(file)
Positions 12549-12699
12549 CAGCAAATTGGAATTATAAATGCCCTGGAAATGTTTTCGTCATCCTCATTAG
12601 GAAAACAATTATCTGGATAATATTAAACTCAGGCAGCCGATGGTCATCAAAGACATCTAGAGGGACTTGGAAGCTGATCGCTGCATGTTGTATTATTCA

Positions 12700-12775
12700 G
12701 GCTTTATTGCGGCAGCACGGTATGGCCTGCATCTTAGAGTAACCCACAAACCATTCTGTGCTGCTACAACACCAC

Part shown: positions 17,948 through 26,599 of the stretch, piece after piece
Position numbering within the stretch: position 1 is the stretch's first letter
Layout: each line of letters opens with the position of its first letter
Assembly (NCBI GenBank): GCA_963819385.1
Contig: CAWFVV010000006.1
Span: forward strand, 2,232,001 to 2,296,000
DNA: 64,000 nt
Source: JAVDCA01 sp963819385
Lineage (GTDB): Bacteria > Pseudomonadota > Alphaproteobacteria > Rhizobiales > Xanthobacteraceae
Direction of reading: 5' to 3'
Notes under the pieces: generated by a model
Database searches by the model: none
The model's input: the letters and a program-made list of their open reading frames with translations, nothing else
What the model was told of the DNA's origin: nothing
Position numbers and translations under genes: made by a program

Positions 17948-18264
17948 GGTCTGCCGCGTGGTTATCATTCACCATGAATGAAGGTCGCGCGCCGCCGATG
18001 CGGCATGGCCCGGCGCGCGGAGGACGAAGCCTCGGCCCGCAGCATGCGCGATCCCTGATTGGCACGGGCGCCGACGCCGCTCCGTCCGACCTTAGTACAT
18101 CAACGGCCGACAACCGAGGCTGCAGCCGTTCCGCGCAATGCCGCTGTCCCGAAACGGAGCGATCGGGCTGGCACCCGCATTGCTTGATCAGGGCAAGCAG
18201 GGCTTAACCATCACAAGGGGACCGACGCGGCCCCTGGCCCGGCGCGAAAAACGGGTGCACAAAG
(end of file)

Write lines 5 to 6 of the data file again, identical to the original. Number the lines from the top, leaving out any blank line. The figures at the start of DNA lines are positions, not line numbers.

12700 G
12701 GCTTTATTGCGGCAGCACGGTATGGCCTGCATCTTAGAGTAACCCACAAACCATTCTGTGCTGCTACAACACCAC